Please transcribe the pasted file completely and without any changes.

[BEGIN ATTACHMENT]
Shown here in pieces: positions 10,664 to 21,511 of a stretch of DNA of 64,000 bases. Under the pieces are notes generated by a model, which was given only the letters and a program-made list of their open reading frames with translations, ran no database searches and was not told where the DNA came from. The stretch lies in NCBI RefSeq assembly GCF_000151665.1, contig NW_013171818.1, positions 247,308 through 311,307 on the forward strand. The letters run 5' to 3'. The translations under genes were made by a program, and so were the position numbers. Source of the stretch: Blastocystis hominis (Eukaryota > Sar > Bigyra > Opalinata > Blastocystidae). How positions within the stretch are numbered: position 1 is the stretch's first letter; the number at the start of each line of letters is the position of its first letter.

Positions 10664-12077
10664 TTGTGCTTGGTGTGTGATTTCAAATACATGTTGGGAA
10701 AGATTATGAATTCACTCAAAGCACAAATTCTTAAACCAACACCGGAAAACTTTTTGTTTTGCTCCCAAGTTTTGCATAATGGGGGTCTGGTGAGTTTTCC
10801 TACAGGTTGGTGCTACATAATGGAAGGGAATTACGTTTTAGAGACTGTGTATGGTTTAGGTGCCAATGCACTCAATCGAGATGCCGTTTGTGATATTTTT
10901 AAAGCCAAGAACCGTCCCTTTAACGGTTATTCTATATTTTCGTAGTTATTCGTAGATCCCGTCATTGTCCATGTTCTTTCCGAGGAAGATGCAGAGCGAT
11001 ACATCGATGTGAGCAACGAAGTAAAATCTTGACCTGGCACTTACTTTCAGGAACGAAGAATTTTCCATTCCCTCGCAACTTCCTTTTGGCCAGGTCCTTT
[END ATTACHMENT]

Shown here in pieces: positions 10,664 to 21,511 of a stretch of DNA of 64,000 bases. Under the pieces are notes generated by a model, which was given only the letters and a program-made list of their open reading frames with translations, ran no database searches and was not told where the DNA came from. The stretch lies in NCBI RefSeq assembly GCF_000151665.1, contig NW_013171818.1, positions 247,308 through 311,307 on the forward strand. The letters run 5' to 3'. The translations under genes were made by a program, and so were the position numbers. Source of the stretch: Blastocystis hominis (Eukaryota > Sar > Bigyra > Opalinata > Blastocystidae). How positions within the stretch are numbered: position 1 is the stretch's first letter; the number at the start of each line of letters is the position of its first letter.

Positions 10664-12077
10664 TTGTGCTTGGTGTGTGATTTCAAATACATGTTGGGAA
10701 AGATTATGAATTCACTCAAAGCACAAATTCTTAAACCAACACCGGAAAACTTTTTGTTTTGCTCCCAAGTTTTGCATAATGGGGGTCTGGTGAGTTTTCC
10801 TACAGGTTGGTGCTACATAATGGAAGGGAATTACGTTTTAGAGACTGTGTATGGTTTAGGTGCCAATGCACTCAATCGAGATGCCGTTTGTGATATTTTT
10901 AAAGCCAAGAACCGTCCCTTTAACGGTTATTCTATATTTTCGTAGTTATTCGTAGATCCCGTCATTGTCCATGTTCTTTCCGAGGAAGATGCAGAGCGAT
11001 ACATCGATGTGAGCAACGAAGTAAAATCTTGACCTGGCACTTACTTTCAGGAACGAAGAATTTTCCATTCCCTCGCAACTTCCTTTTGGCCAGGTCCTTT